I finally figured out why I typically don’t like to customize the things I own

By Norebbo •  3 min read

Ive mentioned a few times before that I am a die-hard car guy. I love cars, and have held the interest my entire life. That love for cars led me to pursue a career in automotive design during college (which I ultimately decided against), but I have always had great interest in beautiful cars.

Am I weird? Wait…don’t answer that.

But one thing that I’ve never had much interest in is customizing my cars (or other products that I own) to my own specific taste. Every car I have ever bought has remained stock – just as it came from the factory. To be honest, I have always thought this was kind of weird considering that I am a professional designer and I like to surround myself with beautiful things. Why am I against going against the grain and doing my own thing?

I was reading a few online car forums last night (as I always like to do in my spare time), and I had an epiphany of sorts as I was browsing through user-submitted galleries of customized cars. Basically, it comes down to this: most of the high-end things that I buy are carefully researched, and I have chosen them because I consider them to be finely designed products crafted by professionals who pour their blood, sweat, and tears into them to make them as good as they could possibly be. Why spoil that? As a designer, I know what it takes to develop a great product, and then watch in horror as users add their own personal flair to it. Most of the time, it evolves into something I no longer wish to have my name attached to.

Nearly everything I own is stock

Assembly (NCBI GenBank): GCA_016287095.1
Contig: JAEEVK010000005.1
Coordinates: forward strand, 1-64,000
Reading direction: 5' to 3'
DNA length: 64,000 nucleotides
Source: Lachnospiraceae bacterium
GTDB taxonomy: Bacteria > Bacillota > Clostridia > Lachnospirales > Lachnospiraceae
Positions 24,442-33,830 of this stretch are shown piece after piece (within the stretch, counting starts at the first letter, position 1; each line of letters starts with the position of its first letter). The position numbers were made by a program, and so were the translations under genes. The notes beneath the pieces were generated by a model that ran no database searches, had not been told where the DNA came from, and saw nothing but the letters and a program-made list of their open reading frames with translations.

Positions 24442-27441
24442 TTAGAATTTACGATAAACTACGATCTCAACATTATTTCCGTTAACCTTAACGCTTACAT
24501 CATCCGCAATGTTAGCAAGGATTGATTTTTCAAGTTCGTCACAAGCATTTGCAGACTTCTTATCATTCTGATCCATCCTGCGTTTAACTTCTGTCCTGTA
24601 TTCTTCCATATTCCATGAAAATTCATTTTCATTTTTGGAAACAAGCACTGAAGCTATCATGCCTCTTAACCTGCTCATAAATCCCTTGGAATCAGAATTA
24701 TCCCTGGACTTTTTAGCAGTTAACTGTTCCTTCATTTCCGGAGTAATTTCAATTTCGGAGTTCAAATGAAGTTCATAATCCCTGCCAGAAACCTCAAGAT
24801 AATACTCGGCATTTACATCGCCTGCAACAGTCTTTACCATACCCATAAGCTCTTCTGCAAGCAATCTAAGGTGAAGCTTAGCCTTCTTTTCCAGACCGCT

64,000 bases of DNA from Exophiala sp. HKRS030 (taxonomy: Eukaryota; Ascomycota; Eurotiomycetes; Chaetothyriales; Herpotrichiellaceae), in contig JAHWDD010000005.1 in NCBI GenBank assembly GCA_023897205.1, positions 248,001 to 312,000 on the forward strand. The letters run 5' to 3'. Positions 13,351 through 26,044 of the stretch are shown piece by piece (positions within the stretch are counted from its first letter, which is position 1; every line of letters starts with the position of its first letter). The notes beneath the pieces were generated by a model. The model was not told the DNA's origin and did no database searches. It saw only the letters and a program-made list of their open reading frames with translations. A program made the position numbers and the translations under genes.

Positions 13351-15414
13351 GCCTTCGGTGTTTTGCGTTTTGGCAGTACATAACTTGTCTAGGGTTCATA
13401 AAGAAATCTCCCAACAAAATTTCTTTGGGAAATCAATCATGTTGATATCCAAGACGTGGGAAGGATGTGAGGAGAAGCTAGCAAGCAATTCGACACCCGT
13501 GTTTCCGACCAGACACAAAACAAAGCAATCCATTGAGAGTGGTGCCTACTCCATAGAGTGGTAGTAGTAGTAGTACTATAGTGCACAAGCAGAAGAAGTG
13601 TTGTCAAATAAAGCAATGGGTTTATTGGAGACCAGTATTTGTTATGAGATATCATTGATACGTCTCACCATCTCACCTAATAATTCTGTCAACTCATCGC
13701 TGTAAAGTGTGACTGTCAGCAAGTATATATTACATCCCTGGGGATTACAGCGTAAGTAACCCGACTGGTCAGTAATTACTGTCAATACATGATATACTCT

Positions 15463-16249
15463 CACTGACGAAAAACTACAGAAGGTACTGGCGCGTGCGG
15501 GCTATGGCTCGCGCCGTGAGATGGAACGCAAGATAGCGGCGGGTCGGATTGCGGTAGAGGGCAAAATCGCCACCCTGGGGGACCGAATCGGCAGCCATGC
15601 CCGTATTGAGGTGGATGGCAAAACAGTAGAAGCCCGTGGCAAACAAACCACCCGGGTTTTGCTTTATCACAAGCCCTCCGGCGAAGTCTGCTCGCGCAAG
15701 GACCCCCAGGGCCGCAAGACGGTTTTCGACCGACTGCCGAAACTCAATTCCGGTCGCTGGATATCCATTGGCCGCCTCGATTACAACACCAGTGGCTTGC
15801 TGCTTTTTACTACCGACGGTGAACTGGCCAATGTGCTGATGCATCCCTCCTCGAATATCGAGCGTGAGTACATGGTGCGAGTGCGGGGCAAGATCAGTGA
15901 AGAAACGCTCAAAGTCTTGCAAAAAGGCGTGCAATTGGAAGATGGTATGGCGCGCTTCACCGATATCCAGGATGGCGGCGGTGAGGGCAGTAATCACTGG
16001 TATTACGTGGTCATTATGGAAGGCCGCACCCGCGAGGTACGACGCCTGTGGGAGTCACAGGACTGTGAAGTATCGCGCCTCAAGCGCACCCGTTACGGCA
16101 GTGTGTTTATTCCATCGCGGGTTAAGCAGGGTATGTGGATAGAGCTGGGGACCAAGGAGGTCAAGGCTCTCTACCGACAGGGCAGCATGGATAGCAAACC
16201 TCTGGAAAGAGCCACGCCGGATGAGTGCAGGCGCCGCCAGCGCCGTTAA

My car, my phone – even the walls in my office are relatively bare. Of course there are exceptions, but nearly all of the time, I can’t bring myself to spoil the lines (or soul) of a great product that has had all of it’s parts designed from the ground up to work together in harmony with one another. And I tend to think that a lot of other designers feel this same way – at least the ones I have worked with over the years. Of all the people I’ve known in my life, I have noticed that it’s always the non-designers who are hell-bent on tinkering with things to “make them better”.

I think it would be fun to do formal research on this. But for now, I’m just glad that I am starting to understand the reasoning behind my nerdy behavior.


My name is Scott, and I started in the design industry over 20 years ago with a bachelors degree in Industrial Design from the College for Creative Studies in Detroit, MI. I have an extensive background in both 2D and 3D illustration, and these days, I spend a majority of my time creating aircraft templates and airliner art. I’m basically an airplane dork.